Letter: Harmless fun on the eve of All-Hallows

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Sir: Jane French's article on Hallowe'en (29 October) shows that, as usual, those with censorious attitudes work against their own interests. Prohibition, far from eliminating this harmless festival, would drive it underground, inviting an unhealthy curiosity in the occult. Open celebration, however, can be monitored either by parents or teachers so that children can see that Hallowe'en is a time of fun and nothing more.

Such festivals are important for the release of tension and anxiety. Moreover, children like to be scared a little, and so long as that fear is mild and within a safe context, it is not harmful and may indeed be beneficial.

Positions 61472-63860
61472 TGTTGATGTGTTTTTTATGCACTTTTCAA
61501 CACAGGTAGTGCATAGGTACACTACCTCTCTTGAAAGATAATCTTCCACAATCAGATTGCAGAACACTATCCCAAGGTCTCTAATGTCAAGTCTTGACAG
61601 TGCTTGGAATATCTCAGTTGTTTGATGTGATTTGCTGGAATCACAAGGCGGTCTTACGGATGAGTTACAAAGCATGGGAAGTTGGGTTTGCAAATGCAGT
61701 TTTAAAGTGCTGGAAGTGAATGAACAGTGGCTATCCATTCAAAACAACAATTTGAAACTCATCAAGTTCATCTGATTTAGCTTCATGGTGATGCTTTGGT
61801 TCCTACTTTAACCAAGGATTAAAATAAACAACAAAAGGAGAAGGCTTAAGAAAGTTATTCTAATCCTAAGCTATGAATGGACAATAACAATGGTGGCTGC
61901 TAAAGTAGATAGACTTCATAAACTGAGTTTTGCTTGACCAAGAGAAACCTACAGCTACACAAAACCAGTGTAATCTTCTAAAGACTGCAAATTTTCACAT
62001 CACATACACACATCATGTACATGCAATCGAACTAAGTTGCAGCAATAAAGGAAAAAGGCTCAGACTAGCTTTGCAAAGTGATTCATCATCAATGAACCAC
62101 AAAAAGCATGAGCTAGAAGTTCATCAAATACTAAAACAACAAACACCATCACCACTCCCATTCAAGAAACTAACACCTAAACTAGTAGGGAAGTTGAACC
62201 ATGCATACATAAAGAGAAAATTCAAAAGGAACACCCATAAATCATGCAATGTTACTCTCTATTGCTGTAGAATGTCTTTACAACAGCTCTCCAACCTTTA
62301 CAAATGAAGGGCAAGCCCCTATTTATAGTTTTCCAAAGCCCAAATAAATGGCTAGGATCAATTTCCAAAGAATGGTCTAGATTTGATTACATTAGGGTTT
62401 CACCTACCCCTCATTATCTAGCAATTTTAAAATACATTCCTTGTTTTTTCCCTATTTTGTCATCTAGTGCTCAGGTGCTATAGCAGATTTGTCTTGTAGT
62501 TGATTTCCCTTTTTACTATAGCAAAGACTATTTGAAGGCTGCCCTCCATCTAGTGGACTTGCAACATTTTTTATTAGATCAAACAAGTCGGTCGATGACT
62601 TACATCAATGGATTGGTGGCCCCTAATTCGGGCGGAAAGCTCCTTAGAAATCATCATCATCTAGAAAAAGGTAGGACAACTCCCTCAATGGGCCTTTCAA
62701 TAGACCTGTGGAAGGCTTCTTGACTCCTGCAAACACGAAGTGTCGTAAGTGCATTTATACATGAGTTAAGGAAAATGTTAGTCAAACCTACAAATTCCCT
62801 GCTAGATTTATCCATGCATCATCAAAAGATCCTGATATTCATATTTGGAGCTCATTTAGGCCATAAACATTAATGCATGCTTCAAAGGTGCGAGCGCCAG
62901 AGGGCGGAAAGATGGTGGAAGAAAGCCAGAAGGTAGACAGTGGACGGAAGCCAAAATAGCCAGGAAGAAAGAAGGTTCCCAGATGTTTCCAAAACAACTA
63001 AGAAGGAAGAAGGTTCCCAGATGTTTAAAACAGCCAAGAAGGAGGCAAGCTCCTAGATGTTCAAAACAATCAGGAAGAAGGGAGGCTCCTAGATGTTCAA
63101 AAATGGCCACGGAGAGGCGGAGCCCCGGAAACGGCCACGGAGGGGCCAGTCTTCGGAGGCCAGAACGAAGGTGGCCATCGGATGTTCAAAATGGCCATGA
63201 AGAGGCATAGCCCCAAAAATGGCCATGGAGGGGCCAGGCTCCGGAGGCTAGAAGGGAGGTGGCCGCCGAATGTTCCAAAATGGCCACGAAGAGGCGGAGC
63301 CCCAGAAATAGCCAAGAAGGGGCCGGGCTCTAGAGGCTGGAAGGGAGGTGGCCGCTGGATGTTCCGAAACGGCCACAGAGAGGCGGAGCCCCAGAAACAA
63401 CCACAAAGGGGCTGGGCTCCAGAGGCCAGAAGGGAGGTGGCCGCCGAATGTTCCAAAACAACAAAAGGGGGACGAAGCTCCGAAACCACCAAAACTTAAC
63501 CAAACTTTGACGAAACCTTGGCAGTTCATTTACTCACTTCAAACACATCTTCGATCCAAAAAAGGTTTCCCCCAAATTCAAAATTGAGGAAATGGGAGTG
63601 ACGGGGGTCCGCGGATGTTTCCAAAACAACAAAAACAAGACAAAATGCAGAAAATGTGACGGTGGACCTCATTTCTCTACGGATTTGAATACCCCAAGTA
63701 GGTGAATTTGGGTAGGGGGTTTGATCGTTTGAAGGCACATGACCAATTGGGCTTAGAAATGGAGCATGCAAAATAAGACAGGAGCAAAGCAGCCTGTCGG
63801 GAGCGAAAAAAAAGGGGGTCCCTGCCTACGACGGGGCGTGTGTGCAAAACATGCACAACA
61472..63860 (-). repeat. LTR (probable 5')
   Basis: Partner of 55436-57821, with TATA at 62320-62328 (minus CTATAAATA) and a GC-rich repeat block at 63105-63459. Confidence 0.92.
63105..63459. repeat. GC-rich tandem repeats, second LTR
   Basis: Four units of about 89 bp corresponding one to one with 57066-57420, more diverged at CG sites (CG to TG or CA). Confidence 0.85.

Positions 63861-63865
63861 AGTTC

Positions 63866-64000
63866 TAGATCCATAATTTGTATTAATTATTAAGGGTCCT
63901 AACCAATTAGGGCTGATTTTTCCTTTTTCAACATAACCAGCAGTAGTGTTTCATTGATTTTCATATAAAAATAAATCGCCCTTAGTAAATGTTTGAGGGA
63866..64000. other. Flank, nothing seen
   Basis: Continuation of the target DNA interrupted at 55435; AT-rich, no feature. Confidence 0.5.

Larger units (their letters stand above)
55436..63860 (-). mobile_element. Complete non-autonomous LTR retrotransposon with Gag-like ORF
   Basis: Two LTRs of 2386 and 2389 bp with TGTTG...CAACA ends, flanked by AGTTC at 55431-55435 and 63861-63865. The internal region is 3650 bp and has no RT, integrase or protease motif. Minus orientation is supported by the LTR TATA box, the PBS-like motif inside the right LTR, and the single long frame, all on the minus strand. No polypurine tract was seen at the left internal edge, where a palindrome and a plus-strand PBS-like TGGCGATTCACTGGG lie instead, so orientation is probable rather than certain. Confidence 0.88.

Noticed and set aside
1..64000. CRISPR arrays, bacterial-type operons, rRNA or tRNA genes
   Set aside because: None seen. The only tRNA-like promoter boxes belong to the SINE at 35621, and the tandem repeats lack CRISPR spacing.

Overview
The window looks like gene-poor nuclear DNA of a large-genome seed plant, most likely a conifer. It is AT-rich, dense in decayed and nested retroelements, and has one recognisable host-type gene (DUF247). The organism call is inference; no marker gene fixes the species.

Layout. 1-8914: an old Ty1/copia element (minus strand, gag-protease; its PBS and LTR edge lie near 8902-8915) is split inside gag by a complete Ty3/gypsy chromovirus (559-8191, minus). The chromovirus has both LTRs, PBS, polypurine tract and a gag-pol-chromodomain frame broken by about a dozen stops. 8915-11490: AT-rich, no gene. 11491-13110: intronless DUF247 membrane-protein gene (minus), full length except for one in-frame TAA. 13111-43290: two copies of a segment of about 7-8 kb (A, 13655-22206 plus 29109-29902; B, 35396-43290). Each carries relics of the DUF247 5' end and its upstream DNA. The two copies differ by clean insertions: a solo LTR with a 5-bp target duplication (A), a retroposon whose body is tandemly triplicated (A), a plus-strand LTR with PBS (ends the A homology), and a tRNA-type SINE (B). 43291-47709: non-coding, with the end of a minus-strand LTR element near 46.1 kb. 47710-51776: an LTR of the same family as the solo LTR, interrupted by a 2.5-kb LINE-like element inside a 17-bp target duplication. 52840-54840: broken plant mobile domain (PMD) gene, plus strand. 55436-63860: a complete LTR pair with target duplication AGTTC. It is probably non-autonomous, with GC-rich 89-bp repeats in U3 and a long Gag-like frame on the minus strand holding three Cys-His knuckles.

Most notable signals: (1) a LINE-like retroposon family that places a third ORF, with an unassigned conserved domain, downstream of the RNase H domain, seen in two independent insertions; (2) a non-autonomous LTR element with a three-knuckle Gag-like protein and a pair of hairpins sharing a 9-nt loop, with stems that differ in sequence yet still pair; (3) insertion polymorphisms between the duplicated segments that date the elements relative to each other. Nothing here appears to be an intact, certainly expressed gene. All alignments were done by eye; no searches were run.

The problem some Christians seem to have is that this is a pagan festival. But it is only since Britain became Christianised that Hallowe'en has been associated with calling up dark forces. The Celtic name, Samhain, means nothing more than 'summer's end' and fires lit on that day were to drive evil spirits away, not to summon them up. If people knew more about the history of Hallowe'en they would treat it less as a Church-threatening occult festival, and simply as harmless fun.

Yours faithfully,


Careby, Lincolnshire